Just because an athlete is in the public eye doesn’t mean he or she should be treated with any less respect; many smartphones have the capability to sync with Twitter, so the vitriol and abuse, along with the praise and support, is as close as a player’s back pocket. Repeated encounters with this would no doubt have an effect on just about everyone.

American tennis players Mardy Fish and John Isner fire back at Ivan Ljubicic Twitter comment

By Romana Cvitkovic

The tennis world went into overdrive Saturday afternoon as Ivan Ljubicic tweeted a comment targeted at American tennis players supposedly skipping the European tournaments. Americans John Isner and Mardy Fish quickly fought back on Twitter with Fish almost immediately deleting his tweet after he sent it.

Of all the tennis players looking to cause controversy, newly-retired Croat Ivan Ljubicic would not be high on my list that includes the likes of Daniel Koellerer, Yannick Noah, John McEnroe and Marat Safin.  Hell, even Marat Safin has cleaned up his act and holds a seat in the Russian Parliament!

But I digress. In light of Mardy Fish pulling out of the Mutua Madrid Open due to fatigue and Andy Roddick skipping both Madrid and Rome due to a hamstring injury, the presence of American ATP players at the European clay tournaments has dwindled. But Ljubicic’s tweet may have gone a little too far to point the finger.

Three hours later, American John Isner (who was ousted in the second round of Madrid by another Croat, Marin Cilic, and is scheduled to play Rome this week) defended his friend’s absence from the tournaments in Madrid and Rome:

Not even an hour later, Fish fired back heavily at Ljubicic before almost immediately deleting the following tweet.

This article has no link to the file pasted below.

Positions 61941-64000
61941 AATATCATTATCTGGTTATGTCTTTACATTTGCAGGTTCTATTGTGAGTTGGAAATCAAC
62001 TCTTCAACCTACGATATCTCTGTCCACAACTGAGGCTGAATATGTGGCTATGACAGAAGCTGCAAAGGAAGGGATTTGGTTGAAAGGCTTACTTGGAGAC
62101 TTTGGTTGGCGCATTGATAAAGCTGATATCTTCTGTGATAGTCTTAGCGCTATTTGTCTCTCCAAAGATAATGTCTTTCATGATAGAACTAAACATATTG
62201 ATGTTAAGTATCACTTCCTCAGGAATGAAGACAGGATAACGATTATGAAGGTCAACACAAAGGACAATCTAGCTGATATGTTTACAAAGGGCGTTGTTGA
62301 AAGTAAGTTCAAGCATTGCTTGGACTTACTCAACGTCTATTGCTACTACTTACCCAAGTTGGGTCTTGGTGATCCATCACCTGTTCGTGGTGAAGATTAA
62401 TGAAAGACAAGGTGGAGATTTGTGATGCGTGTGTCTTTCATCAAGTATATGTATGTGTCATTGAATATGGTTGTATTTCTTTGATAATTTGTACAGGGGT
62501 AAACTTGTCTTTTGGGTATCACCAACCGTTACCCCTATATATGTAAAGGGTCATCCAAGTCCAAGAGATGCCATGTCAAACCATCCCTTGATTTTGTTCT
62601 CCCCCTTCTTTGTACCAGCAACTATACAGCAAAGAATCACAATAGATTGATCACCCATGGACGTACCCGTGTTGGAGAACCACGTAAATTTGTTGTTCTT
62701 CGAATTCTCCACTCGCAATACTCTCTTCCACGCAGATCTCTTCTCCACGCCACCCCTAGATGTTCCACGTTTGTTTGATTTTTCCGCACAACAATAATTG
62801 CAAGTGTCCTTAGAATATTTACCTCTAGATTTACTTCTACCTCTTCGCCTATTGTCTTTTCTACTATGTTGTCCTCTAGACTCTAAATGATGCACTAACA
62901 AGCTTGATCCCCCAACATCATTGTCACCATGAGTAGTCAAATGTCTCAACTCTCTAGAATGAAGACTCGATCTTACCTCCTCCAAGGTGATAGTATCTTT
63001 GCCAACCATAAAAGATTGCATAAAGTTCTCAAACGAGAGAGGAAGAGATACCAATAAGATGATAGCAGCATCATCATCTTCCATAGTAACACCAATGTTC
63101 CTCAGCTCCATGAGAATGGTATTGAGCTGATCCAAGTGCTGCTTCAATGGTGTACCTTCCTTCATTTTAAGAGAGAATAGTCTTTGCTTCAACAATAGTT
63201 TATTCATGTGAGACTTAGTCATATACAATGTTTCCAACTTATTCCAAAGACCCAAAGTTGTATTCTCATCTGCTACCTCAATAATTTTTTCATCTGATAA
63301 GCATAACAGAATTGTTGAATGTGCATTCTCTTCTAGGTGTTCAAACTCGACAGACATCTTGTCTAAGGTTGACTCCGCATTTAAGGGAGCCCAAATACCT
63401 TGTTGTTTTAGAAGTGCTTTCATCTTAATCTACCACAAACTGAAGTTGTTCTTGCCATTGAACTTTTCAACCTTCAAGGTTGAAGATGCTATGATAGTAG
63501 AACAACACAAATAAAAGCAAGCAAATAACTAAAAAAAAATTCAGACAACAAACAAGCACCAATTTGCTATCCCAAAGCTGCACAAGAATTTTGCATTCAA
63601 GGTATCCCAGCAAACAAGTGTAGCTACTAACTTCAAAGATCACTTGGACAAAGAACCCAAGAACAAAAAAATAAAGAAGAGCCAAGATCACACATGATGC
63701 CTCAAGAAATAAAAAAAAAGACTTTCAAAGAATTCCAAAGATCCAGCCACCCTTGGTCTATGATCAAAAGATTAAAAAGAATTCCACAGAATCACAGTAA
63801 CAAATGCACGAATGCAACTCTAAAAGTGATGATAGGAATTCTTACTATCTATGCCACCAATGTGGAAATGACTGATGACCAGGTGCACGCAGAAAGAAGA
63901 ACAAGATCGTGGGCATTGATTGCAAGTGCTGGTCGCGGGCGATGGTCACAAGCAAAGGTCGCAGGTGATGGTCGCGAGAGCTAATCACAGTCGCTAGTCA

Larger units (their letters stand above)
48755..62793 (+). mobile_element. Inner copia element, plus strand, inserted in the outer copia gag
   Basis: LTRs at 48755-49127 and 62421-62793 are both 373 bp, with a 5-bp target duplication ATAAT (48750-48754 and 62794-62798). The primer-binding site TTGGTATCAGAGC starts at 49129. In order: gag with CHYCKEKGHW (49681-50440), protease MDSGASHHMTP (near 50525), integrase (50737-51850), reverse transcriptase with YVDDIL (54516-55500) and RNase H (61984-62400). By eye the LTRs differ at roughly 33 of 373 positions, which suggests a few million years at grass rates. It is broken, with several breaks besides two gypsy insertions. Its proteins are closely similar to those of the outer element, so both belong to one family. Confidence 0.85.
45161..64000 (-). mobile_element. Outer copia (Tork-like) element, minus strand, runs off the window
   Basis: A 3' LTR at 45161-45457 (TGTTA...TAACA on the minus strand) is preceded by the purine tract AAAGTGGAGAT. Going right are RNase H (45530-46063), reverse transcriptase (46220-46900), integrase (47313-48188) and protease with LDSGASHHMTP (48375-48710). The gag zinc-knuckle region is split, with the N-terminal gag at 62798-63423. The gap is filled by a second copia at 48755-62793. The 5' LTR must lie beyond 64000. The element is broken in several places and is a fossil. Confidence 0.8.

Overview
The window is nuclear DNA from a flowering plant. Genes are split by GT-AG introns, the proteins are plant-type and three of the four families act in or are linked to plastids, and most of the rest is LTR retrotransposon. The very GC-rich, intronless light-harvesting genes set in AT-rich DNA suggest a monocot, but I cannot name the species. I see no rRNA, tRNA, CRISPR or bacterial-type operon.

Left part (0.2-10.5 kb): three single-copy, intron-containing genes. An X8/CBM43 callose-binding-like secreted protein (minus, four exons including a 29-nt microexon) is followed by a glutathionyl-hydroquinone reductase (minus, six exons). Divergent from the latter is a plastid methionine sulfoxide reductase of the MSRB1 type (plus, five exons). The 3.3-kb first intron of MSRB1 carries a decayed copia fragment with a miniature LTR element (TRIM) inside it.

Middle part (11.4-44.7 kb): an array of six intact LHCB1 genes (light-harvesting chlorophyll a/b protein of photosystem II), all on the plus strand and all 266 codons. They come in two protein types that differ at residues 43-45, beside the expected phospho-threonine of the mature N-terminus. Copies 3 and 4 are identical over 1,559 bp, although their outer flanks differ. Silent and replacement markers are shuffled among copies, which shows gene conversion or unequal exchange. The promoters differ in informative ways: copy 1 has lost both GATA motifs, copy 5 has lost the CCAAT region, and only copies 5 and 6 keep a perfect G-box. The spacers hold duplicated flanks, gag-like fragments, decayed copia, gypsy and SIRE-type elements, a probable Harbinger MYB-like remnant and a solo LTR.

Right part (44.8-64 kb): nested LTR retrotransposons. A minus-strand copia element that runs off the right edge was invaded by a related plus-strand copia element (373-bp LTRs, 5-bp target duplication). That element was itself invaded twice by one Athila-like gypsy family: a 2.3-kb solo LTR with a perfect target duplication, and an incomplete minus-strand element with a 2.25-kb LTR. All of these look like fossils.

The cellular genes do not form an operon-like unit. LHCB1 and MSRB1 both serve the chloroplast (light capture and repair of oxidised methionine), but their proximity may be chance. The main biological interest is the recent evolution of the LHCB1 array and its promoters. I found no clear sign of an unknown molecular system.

Unfortunately, the internet is not forgiving once you put something out there. Perhaps this conversation should have occurred through direct messaging, email, or BBM. It’s one thing to put a “generalized comment” on your personal Twitter but it’s also another nobler thing to privately respond. Not sure if there is history here between Fish and Ljubicic, but hopefully the 140 character limitation framed responses insufficiently. However, the fans were drinking it up …








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We Miss You Robin Soderling

Robin Soderling used to be one of the most misunderstood players on the the ATP World Tour.  Nowadays, however, he’s just one of the most missed.

Earlier this week Soderling, who has been off of the tour since July fighting mononucleosis, withdrew from the Australian Open.  He tweeted that he was hoping to be able to return to the tour in February.  It was heartbreaking news for myself and the rest of the tennis community.  Though we haven’t always fully embraced and appreciated the shy but unyielding Swede, the thought of a Soderling-less January just seems completely wrong. Something’s missing, and it hurts.

How did we get here? Did absence make our hearts grow fonder?  Did we not know what we had until it was gone? Are we just feeling sympathy for an ailing athlete, or is this group heartache a symptom of something else? Is it possible that, without even realizing it, we all fell a bit in love with Robin Bo Carl Soderling?


The Early Years

What did we know about Robin Soderling the morning of May 31, 2009?  Dedicated tennis fans knew him primarily as an indoor-tennis-specialist, a rare breed of player who’s only significant results came when the stadium was closed off from the outside world.  He had been in nine finals and won three titles, all indoors on either hard-court or carpet. Unfortunately outside where the rest of the tennis players lived he was seen as an underachiever, another in the endless parade of players who seem destined to never live up to their potential.

He also had a reputation as a, well, to put it nicely- a brat.  In a 2007 Wimbledon five-set match against Rafael Nadal he made waves by mocking the French Open Champion and playing mind games (seen in the video below).  This ruffled the Spaniard so much that in his post-match interview Nadal made some uncharacteristically harsh comments about his opponent, calling Soderling “strange”, and saying that he had a hard time finding anyone in the locker room with nice things to say about him.  Those comments would follow him around for years to come.